Compliance is a submissive reaction or response that one makes to react to another person’s request. It is a condition in which a person accepts to do what another wants. Compliance can come in different ways including Foot in the door technique, door in the face technique and low-ball technique. Foot in the door technique assumes that when a person agrees to a small request, he is likely to comply with a larger request than the first one. In other words, the technique creates a belief that to make a person comply, one must attempt smaller requests firsts then follow with bigger ones. This technique works on consistency principle. Door in the face states that refusal to a large suggestion will automatically lead to acceptance of a small one. For example, when a shopkeeper sells his products at $40, he is likely to negotiate with a buyer who has $30 and eventually accept $35. Law-ball technique says that an individual increases his requests when the compliant is willing to accept them. This technique works on the commitment principle. When a person makes a request, the other party may choose to accept the request or reject it. Therefore, for one to comply, the parties must make an agreement. Factors such as power, presents, favors, friendship, age, occupation, and status may dictate compliance. What someone requests and how and how another reacts to the requests thus, depends on the relationship between them.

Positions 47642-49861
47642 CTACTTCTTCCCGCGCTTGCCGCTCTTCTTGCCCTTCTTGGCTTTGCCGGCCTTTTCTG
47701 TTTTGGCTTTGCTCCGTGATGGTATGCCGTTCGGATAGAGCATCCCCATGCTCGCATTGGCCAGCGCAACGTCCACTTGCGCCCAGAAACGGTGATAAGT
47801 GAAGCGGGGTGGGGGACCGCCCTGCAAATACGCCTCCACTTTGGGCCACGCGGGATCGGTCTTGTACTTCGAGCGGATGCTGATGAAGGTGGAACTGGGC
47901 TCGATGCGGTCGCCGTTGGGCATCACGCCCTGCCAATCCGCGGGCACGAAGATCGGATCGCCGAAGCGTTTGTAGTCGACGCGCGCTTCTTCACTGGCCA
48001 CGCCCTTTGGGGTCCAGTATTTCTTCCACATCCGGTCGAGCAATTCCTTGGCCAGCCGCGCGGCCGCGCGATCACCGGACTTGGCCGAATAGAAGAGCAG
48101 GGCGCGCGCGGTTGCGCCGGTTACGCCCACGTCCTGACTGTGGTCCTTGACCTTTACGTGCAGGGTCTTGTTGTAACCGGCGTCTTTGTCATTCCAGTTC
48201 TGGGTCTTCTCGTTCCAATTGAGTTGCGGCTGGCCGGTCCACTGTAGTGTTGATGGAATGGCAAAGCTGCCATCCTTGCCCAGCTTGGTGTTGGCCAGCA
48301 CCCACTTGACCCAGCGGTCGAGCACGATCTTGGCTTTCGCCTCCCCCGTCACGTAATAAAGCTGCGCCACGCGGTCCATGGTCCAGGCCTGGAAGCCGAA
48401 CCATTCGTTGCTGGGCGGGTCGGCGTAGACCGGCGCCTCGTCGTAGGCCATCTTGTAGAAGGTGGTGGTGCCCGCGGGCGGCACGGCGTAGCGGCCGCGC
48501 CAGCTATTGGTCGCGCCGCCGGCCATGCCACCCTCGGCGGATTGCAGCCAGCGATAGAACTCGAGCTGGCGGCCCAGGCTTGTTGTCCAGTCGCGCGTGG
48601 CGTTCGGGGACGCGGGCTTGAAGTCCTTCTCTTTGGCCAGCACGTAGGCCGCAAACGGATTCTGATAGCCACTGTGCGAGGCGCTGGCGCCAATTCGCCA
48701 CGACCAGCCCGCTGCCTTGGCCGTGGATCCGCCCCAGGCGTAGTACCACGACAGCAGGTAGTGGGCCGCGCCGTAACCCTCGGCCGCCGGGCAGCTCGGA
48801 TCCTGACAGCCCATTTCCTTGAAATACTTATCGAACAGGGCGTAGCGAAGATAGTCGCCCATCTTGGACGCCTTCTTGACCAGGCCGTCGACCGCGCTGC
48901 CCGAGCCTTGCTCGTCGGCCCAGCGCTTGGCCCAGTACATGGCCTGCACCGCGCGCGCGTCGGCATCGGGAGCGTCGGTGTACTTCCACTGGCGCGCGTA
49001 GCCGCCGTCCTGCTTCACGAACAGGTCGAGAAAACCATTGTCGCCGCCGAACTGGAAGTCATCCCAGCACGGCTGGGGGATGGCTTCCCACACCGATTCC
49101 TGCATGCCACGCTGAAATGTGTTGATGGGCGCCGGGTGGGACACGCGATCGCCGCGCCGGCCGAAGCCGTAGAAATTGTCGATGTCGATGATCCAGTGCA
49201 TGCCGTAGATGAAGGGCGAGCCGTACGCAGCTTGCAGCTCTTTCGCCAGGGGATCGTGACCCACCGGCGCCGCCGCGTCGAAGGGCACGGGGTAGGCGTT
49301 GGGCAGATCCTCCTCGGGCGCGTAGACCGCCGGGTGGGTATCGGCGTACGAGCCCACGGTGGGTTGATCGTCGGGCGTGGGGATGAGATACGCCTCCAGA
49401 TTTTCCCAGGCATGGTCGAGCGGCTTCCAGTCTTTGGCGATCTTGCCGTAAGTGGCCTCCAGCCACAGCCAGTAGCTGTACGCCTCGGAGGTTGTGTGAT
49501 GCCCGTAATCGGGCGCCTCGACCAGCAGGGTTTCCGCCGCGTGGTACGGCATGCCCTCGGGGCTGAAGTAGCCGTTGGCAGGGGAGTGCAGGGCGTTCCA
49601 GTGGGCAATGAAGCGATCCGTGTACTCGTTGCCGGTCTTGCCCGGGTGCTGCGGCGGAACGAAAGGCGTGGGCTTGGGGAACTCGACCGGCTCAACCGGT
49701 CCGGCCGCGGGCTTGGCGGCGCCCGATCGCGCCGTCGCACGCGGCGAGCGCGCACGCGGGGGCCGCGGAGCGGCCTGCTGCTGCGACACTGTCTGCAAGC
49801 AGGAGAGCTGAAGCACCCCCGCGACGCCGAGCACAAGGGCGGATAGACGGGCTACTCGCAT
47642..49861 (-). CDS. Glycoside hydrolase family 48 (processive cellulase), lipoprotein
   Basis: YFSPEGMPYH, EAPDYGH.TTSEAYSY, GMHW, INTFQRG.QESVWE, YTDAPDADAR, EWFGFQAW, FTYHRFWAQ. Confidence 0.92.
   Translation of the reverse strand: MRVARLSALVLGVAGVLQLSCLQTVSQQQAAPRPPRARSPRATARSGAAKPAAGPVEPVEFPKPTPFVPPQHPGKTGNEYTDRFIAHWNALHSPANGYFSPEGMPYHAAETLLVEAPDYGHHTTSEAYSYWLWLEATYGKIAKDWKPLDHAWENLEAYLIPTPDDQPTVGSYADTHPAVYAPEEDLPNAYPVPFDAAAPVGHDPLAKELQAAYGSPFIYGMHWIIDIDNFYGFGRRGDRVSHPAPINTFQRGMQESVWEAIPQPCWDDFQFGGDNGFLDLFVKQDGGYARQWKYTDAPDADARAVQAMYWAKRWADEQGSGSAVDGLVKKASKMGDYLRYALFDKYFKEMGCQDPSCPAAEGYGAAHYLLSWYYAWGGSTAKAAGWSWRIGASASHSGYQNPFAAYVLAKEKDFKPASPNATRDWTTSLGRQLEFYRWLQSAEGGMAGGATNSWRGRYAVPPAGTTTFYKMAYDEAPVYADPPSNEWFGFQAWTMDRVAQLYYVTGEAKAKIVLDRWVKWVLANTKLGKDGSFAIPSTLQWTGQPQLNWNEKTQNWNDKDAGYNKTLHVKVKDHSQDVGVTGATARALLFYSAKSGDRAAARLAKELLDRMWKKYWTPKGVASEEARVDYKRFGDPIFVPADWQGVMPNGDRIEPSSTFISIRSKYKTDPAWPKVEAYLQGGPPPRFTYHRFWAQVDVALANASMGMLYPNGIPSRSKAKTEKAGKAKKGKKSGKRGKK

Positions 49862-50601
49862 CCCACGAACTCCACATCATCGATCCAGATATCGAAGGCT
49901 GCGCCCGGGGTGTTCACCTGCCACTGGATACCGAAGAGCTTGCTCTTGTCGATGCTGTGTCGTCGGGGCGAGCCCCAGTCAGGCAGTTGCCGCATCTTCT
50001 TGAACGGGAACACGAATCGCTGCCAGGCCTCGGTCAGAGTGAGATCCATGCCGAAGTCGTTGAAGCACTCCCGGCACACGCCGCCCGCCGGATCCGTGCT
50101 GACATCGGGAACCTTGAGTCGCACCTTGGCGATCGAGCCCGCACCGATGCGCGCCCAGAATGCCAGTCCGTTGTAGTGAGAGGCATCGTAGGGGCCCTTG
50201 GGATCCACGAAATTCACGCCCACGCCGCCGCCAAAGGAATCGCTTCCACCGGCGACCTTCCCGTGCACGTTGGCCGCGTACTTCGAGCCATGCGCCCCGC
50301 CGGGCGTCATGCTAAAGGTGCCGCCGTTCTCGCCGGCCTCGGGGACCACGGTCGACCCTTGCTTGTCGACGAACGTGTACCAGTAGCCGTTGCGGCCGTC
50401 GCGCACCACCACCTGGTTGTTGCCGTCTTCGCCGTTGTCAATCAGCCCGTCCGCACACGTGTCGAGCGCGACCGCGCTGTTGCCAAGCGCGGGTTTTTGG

McLeod (2007) says that obedience portrays when one behaves in a different manner when someone in authority commands him/her. Obedience entails a form of social influence where an individual individual’s actions are a response to an order or authority. In some way, obedience is a forced compliance in which refusal to obey results to punishment. Usually, obedience works on power and hierarchy. The person who gives the orders is in a higher position or status than the one taking orders. For example, a company’s CEO may order the gate man to clean the compound. In this case, the gateman must obey. Factors like power, status, money, law, and individuals need influence the degree of obedience that the commander will receive from his victim. However, Obedience is purely hierarchical and those in junior positions are likely to obey those in senior positions (those in power). Obedience may have a direct impact on conformity and compliance. For instance, a class teacher can command a student to complete his/her homework and the student will comply with or without accepting. In the same manner, the teachers order will make the student conform to the requirement of completing the homework. Usually, obedience aims at reducing vices in the community by punishing lawbreakers. Rules and regulations therefore are the determinants of obedience. These rules create a prison like environment under which the authority has a right to eliminate criminals and maintain harmonious relationships within the society.